[box_light] Take Me Out to the Ballgame
Navigating the world of baseball …Korean-style
한국식 야구 관람[/box_light]
Written by Thomas St. John
Koreans have been playing baseball of some form for over 100 years, and professional baseball in its present incarnation since 1982. At that time, former president Chun Doo-hwan instructed six Korean conglomerates to create baseball teams in different cities as a way to help start a professional league. They did and, as expected, the public’s attention began to shift away from the political problems that Korea was facing in the early 1980s and focus more on the performance of their hometown teams. Things have changed considerably since the early days of professional leagues, which has given a distinctly Korean character to America’s favorite pastime.
What to Expect
Newbies to the scene can look forward to an exciting experience that is probably unlike any baseball game you have seen before. In Korea, crowd participation is a given, and most fans hope for a spot in front of the cheerleaders, who are there to entertain between innings. If skirts aren’t your thing, keep your eyes peeled for the “yell leader,” a man (usually) who leads short songs tailored for each player from a small stage near the stands. Fans who attend games often know the songs and are keen to sing along.
While at the game, you may see a future Major Leaguer or even a familiar face from a Western team. With the huge success of LA Dodgers pitcher Ryu Hyun-jin, MLB is constantly watching for the next big sports star to come from Korea. According to local newspapers, there could be up to four players who, after this season, might opt to play in the Majors. Each team can have up to three foreigners, and many of such players have gone on to become quite famous in Korea. Some are former Major Leaguers, while others are up-and-coming players from the Minor Leagues who hope to make a name for themselves abroad. Each foreign player can expect a starting salary of about $250,000 or more per season, an amount that is substantially higher than the few thousand dollars per month that a Minor League player could hope for. Aside from adapting to the dramatic change in off-field culture, foreign players and fans alike must also embrace a few key differences from American baseball.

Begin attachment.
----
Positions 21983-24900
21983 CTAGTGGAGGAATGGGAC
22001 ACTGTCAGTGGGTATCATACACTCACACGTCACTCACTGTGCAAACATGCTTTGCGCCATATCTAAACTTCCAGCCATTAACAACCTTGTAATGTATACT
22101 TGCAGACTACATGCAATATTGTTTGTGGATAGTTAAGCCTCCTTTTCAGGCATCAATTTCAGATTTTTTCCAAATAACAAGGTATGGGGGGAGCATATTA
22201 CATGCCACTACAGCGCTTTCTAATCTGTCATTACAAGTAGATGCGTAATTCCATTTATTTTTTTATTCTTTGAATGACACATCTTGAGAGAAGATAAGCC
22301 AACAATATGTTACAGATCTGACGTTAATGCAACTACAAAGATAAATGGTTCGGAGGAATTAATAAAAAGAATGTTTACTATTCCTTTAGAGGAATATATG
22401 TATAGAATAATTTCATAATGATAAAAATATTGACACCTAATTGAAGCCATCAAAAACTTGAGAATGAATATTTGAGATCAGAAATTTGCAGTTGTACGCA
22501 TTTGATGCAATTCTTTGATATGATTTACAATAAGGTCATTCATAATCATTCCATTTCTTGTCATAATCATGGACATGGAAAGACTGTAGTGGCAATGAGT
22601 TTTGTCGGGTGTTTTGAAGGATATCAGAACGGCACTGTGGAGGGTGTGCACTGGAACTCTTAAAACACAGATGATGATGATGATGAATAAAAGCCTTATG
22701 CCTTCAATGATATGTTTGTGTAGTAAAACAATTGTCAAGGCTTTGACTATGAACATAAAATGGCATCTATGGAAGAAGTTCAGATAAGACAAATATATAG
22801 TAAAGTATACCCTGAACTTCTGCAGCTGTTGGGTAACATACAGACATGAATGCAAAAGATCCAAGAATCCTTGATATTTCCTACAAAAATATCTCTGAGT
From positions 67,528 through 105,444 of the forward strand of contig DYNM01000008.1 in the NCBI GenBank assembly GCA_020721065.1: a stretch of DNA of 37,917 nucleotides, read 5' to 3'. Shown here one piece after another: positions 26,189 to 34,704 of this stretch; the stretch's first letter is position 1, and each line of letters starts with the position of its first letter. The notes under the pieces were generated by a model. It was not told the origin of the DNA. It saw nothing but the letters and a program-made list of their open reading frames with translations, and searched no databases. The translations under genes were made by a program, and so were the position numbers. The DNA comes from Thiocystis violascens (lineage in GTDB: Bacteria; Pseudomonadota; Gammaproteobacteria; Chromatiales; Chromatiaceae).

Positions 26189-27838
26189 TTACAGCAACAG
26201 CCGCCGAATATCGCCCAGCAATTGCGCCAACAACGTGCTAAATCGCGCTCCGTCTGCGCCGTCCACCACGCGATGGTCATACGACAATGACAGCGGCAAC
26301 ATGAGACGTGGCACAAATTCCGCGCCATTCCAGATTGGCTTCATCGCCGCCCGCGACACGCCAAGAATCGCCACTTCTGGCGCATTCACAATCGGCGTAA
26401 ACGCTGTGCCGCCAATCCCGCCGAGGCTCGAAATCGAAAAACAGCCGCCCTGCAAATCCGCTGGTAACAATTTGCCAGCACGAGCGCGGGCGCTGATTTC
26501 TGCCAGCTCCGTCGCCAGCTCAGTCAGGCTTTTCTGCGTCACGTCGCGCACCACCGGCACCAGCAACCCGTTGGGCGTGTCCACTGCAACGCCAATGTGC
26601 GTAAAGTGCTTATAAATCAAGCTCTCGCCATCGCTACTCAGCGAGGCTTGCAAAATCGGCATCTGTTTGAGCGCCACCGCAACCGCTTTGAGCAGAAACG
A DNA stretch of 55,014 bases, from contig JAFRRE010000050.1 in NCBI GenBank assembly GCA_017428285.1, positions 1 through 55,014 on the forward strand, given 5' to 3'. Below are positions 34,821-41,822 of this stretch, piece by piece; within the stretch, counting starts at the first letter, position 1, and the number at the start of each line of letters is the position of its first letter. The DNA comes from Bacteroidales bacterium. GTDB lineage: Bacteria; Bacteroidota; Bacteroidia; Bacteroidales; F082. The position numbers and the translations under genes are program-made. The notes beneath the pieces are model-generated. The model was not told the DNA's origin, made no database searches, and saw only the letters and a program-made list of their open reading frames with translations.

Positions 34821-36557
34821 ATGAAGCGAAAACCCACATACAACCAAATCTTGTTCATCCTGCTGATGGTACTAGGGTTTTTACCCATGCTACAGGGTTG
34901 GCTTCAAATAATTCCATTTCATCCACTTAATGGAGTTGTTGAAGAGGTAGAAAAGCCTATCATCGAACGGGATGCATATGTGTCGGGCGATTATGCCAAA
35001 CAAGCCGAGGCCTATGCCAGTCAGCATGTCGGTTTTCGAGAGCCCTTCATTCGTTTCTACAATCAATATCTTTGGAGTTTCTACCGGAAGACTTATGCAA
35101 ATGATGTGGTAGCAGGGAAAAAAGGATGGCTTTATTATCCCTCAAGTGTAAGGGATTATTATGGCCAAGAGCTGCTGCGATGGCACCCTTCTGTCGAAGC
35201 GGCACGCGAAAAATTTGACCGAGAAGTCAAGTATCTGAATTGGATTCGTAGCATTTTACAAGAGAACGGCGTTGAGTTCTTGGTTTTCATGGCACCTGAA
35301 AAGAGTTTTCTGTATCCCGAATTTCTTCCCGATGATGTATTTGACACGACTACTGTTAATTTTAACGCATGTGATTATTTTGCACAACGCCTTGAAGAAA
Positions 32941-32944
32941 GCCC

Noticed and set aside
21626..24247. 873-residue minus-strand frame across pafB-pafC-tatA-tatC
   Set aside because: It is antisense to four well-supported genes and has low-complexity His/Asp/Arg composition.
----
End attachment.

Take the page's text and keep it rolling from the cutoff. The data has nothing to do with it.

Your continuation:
Some Major Differences
One of the biggest surprises that visitors will find at a Korean baseball game is money left in their pockets after the final inning. Tickets start at just under KRW 9,000 for general admission, and while box seats and VIP treatment might cost more, the average family of four could expect to spend about KRW 25,000 to 35,000 on the outing, including snacks and drinks. The main reason is that, contrary to most Western venues, eating and drinking at the stadium is shockingly affordable. This feat is possible for a couple of reasons. The first has to do with patrons being allowed to bring their own refreshments into the stadium, with some attendees taking advantage of the many vendors selling fried chicken on the sidewalks leading into the event. But the majority of fans just head to one of the many businesses on site, where everything is very reasonably priced, especially compared to an MLB game.
Beer, soft drinks, chips and instant noodles are the staples, but for the more adventurous fan, you can always grab a few dried squid that will be roasted especially for you, or even some gimbap.
There is also a difference in the way the teams are organized. In MLB, each team is owned by an individual or group of owners, but in Korea, each team is sponsored by a chaebol or conglomerate. It’s a great way for the company to get exposure on TV and in newspapers, and fans often build loyalty to certain companies through their teams. There will always be those baseball devotees who don’t care about the sponsorship, but each franchise still has diehard fans who pledge allegiance based on their location. One’s hometown is extremely important in Korea, and when it comes to baseball teams, there is a fierce rivalry that could easily challenge the Yankees-Red Sox any day.
Summer is here and you’re in Korea, so why not take in a game? Don’t forget your camera!
Take Me Out to the Ball Game
There are nine teams in the Korea Baseball Organization (KBO), with a tenth set to join the league in 2015. Every major city in the country is represented, and Seoul boasts the luxury of having three teams of its own, plus another within reach of the subway. Let’s have a look at the teams in the Seoul area.
→ Doosan Bears
Formerly known as the OB Bears, this member of the original six-team league has remained popular, despite changing its sponsor company. The Bears play at the Olympic Sports Complex (Line 2) along with their fierce rivals, the LG Twins.
The Twins share the Olympic baseball stadium with the Bears and, between the two teams, there is usually a game here on weeknights and every weekend. The team is sponsored by the LG group and is one of the hottest tickets in the city.
Playing out of Mok-dong Stadium, the Heroes are a newer team but have shown a lot of promise. Their home stadium, located at Omokgyo Station (Line 5), is smaller than the Olympic stadium, but still has a very fan-friendly atmosphere with nearly all seats close to the action.
For the visitor with a little more time on their hands, a trip to see the Wyverns in Incheon is a great way to get outside of Seoul without getting plagued by traffic on the way home. By subway, you can take Line 1 west and transfer at Bupyeong Station before heading south to Munhak Sports Complex Station. From downtown Seoul, the trip will take approximately 1.5 hours.